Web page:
Paul Serchia, right, with the Military Order of the Purple Heart speaks during Friday’s ceremony. (Brad Hicks/Johnson City Press)
Erwin resident Roy Rigsby received his Purple Heart in 1952 in Korea while serving in the Army. When Rigsby heard a portion of Interstate 26 in Unicoi County was set to be designated as a Purple Heart Trail, he felt compelled to attend the ceremony as he understands the significance of the Purple Heart recognition.
“I thought it was very important that we still honor those that receive the Purple Heart, and for the men and women that are wounded now that’s coming home, I want to honor them also for this,” Rigsby said. “I appreciate what they’re doing, and I appreciate all these other men and women that have received the Purple Heart.”
A reminder of the sacrifices the men and women of the military make while serving their country is now visible just south of the Okolona Exit along I-26. Just ahead of Memorial Day, a ceremony to designate Unicoi County’s portion of the interstate as a Purple Heart Trail was held Friday morning along the road, where a sign has been placed.
“We wanted to put this up as a tribute to those people and a display to the people traveling through this area that Unicoi County honors their veterans,” Unicoi County Commission Vice Chairman Bill Hensley said.
The Purple Heart is awarded to members of the U.S. military who are wounded in combat or to the family members of military servicemen who are killed in combat. The trail was established in 1992 by the Military Order of the Purple Heart to create a symbolic system of roadways to honor medal recipients.
Hensley, who served in the Army from 1959-66, said he sought the County Commission’s passage of a resolution to designate Unicoi County’s portion of I-26 as a Purple Heart Trail a couple of years back. That resolution was approved by the commission and sent to Nashville, and legislators approved the designation last year.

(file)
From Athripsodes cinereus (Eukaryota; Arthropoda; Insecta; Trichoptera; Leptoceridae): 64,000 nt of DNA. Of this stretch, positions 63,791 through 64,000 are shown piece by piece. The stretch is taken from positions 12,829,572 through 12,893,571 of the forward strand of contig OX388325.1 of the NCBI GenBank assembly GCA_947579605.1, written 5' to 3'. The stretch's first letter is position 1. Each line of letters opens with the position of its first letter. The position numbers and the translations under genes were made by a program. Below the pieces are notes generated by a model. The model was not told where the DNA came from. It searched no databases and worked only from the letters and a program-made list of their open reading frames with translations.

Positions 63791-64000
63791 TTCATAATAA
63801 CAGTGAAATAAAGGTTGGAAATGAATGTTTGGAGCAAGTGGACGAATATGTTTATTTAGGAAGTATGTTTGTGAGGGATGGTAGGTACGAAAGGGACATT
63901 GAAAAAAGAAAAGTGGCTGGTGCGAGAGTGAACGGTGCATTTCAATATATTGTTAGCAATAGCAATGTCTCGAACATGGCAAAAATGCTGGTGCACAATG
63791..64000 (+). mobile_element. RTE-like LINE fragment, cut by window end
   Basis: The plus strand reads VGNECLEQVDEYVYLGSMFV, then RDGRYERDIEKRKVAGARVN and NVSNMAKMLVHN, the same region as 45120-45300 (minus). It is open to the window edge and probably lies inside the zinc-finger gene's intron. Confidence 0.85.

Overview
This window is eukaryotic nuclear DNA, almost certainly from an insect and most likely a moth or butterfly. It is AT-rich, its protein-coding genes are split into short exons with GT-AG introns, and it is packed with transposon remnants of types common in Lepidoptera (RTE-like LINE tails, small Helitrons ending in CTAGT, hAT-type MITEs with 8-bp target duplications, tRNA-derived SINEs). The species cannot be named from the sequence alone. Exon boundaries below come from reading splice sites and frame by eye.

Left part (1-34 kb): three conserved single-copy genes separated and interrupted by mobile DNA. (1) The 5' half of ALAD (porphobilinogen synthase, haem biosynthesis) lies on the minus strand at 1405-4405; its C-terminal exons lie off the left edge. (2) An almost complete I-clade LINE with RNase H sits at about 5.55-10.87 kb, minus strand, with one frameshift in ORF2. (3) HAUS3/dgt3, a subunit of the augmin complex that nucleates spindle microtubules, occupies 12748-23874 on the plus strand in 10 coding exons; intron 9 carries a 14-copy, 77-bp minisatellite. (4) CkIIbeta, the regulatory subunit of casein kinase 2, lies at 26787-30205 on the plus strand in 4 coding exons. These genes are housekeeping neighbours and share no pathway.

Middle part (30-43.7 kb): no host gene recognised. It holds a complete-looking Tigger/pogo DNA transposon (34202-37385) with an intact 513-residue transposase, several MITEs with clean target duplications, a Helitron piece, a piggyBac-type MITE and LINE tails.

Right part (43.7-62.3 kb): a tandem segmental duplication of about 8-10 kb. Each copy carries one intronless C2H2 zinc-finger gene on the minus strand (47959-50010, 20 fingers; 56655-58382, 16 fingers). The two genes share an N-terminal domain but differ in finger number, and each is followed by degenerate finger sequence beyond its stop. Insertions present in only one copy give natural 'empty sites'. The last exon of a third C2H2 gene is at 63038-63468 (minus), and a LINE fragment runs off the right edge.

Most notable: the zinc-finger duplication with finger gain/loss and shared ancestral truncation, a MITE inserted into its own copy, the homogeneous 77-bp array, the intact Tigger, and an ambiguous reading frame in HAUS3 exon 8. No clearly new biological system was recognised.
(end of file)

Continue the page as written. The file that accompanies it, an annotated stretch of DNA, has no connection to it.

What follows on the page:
Hensley said Unicoi County is home to several Purple Heart recipients and state Sen. Rusty Crowe and state Sen. Steve Southerland, both of whom attended Friday’s ceremony, were instrumental in seeing that I-26 in Unicoi County received the designation.
Crowe said the designation demonstrates “how proud we are of our Purple Heart veterans from Unicoi County.”
“We’re so proud of our veterans, and we’re really proud of our Purple Heart recipients,” Crowe said. “They cared more about the purpose of liberty and freedom than they did their own lives.”
Southerland said he was “humbled” to see the most scenic stretch of road in the country receive the designation.
“We’d like to thank all the men and women who fought, died and were wounded for our country,” Southerland said.
Along with the senators, several local officials and veterans and Paul Serchia with the Military Order of the Purple Heart attended Friday’s ceremony. Like Rigsby, Serchia received his Purple Heart in the Korean War. He was wounded twice in combat.
“I was just one of the fortunate ones, really,” Serchia said. “I lost many friends in that battle.”
Serchia also said the designation is another way to honor those who have received the Purple Heart.
“It means a lot, especially to the past Purple Heart recipients and their families, and the present,” Serchia said.